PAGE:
Wednesday, November 25, 2009

From Bentonville to Kathmandu

Here's the last entry for this holiday-truncated week. We'll see you again on Monday, November 30.

1) 1SkyIntern info (pdf)

2) American Enterprise InstituteInternship info – plus additional info on Critical Threats Project Internship

3) American Veterinary Medicine AssociationAssistant Director, Govt. Affairs Division – apply by Jan. 15

4-5) Atlantic Council of the US:
6) Architect of the CapitolLaw Clerk – $60k-$79k – job ID: GC 2010-037 – apply by Dec 7

7-9) Brookings Institution – these appear to be revised versions of the jobs originally found here:
10-11) Congressional Executive Committee on China:
12) Dept. of Interior/U.S. Geological SurveyCongressional & Legislative Specialist – $50k-$65k – job ID: HQ-2010-0027 – apply by Nov. 30

13) Embassy of CanadaEconomic and Commercial Policy Officer – $73k – apply by Dec. 2

14-16) Equal Access:
  • Director of Development – San Francisco-located, but they will consider DC or New York base for exceptional candidates (that's you, right?)
  • Program Coordinator – to support USAID-funded Peace Through Development project in Chad & Niger (where they'll be sending you) – La maîtrise de Français est essentielle – apply by Dec. 4
  • Country Director, Nepal – Kathmandu – fluency in Nepali a must – apply by Dec. 5
17) Federal Energy Regulatory CommissionCongressional Liaison Specialist – $86k-$113k – job ID: DEU-10-016 – apply by Dec. 10

18) Gallery Place-located association of state criminal justice officialsResearch Assistant – our best guess is that it’s this group

19) Healthcare communications firmAdmin Coordinator – temp ($13/hr) to perm ($40k) opportunity – search managed by TRAK Services

20) Library of CongressMaterials Handler (just what it sounds like) – $19-$22/hr. – job ID: 090222 – apply by Dec. 4

21) Mystery energy-related concernExecutive Assistant – search managed by TRAK Services

22) National Association of Truck Stop OperatorsCommunications Assistant – upper-$30k to lower-$40k

23-24) Reading is Fundamental:
25-26) Time Warner Cable – search by req ID
27-29) United Nations Foundation:
30) University of Texas Health Science CenterDirector of Media Relations – English/Spanish bilingual required – Brownsville, TX

31) USActionDevelopment Assistant – $30k-$34k

32-33) Wal-Mart – note: only seems to work with MS Internet Explorer, and not FireFox – search by job ID – Bentonville, AR

1 comment:

Anonymous said...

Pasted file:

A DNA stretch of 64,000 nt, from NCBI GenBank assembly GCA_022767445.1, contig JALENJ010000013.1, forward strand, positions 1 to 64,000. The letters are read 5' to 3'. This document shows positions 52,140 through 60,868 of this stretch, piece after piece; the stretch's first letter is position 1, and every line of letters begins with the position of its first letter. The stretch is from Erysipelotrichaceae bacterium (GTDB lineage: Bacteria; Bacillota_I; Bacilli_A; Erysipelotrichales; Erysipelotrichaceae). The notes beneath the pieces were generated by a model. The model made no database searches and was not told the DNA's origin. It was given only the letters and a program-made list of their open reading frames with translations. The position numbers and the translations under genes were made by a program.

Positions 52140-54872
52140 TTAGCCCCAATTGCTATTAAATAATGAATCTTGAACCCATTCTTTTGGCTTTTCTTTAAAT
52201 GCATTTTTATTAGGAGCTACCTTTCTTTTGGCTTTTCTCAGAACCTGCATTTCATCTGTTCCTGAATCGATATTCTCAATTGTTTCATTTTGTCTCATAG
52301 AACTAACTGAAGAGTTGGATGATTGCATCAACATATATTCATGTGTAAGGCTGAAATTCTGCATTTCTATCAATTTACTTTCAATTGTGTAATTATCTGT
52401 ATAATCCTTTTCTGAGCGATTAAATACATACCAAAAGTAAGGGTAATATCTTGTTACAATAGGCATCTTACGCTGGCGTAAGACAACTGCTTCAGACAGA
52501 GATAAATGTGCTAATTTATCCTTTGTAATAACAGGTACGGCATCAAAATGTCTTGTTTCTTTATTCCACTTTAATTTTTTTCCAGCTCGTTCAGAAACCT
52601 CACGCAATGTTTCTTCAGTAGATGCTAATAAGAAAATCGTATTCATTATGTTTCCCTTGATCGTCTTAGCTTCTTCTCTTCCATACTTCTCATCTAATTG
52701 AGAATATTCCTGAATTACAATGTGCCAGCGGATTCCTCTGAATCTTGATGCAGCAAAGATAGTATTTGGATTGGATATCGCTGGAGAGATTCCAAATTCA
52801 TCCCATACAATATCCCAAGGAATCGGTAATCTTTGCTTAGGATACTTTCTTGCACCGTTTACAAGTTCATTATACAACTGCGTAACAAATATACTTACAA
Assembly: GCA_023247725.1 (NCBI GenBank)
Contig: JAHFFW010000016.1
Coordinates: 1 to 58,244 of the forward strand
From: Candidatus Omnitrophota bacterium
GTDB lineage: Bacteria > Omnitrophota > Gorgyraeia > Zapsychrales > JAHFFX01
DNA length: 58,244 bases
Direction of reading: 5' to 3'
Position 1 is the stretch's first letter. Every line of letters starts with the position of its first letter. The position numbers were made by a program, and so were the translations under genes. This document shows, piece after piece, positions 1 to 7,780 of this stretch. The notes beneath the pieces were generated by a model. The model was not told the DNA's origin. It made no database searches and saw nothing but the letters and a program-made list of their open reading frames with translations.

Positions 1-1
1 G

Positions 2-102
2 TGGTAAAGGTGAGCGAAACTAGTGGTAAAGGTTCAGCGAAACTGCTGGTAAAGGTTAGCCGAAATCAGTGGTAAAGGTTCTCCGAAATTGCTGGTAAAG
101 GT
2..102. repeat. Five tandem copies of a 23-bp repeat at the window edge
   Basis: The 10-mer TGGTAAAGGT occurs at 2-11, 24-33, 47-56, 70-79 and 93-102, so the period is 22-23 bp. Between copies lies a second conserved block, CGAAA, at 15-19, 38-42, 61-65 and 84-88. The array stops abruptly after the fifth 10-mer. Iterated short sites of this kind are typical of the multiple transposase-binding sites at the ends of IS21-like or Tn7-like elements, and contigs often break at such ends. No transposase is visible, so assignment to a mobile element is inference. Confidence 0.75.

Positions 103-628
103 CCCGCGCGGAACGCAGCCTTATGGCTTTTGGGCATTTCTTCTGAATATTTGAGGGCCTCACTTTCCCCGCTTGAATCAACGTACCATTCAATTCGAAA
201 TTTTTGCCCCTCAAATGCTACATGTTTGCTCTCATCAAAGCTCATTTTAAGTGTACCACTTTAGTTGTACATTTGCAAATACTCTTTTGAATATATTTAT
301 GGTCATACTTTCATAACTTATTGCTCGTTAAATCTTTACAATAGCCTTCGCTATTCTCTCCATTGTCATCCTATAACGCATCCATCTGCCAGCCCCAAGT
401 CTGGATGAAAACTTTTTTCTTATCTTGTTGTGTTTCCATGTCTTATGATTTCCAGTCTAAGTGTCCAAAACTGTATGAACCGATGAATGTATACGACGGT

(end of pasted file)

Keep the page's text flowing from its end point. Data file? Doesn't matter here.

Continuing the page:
We have been mislead by Reagan, Bush Sr, Clinton, Bush Jr, Obama, and nearly every public figure. Economic growth, job creation, and actual prosperity are not necessarily a package deal. In fact, the first two are horribly misunderstood. Of course, we need to maintain existing wealth and create more as needed. This, we have done very well. Of course, we need to have certain things done for the benefit of society as a whole. We need farmers, builders, manufacturers, transporters, teachers, cops, firefighters, soldiers, mechanics, sanitation workers, doctors, managers, and visionaries. Their work is vital. I'll even go out on a limb and say that we need politicians, attorneys, bankers, investors, and entertainers. We need to compensate each by a fair measure for their actual contributions to society. We need to provide a reasonable scale of income opportunity for every independent adult, every provider, and share responsibility for those who have a legitimate need for aid. In order to achieve this, we must also address the cost of living and the distribution of wealth. Here, we have failed miserably. The majority have already lost their home equity, their financial security, and their relative buying power. The middle class have actually lost their ability to support their own economy. Its a multi-trillion dollar loss taken over about 30 years. Millions are under the impression that we need to create more jobs simply to provide more opportunity. as if that would solve the problem. It won't. Not by a longshot. Jobs don't necessarily create wealth. In fact, they almost never do. For the mostpart, they only transfer wealth from one party to another. A gain here. A loss there. Appreciation in one community. Depreciation in another. In order to create net wealth, you must harvest a new resource or make more efficient use of one. Either way you must have a reliable and ethical system in place to distribute that newly created wealth in order to benefit society as a whole. The 'free market' just doesn't cut it. Its a farce. Many of the jobs created are nothing but filler. Sure, unemployment reached an all-time low under Bush. GDP reached an all-time high. But those are both shallow and misleading indicators. In order to gauge actual prosperity, you must consider the economy in human terms. As of '08' the average American was working more hours than the previous generation with less to show for it. Consumer debt, forclosure, and bankruptcy were also at all-time highs. As of '08', every major city was riddled with depressed communities, neglected neighborhoods, and gang activity. All of this has coincided with massive economic growth and job production. Meanwhile, the rich have been getting richer and richer and richer. Our nation's wealth has been concentrated. Again, this represents a multi-trillion dollar loss taken by the majority. Its getting worse. Bottom line: With or without economic growth or job production, you better damn well have a system in place to prevent too much wealth from being concentrated at the top. Unfortunately, we don't. Its nothing but a giant game of Monopoly. The richest one percent already own nearly 1/2 of all United States wealth. Still, they want more. They absolutely will not stop. Now, our society as a whole is in serious jeapordy. Greed kills.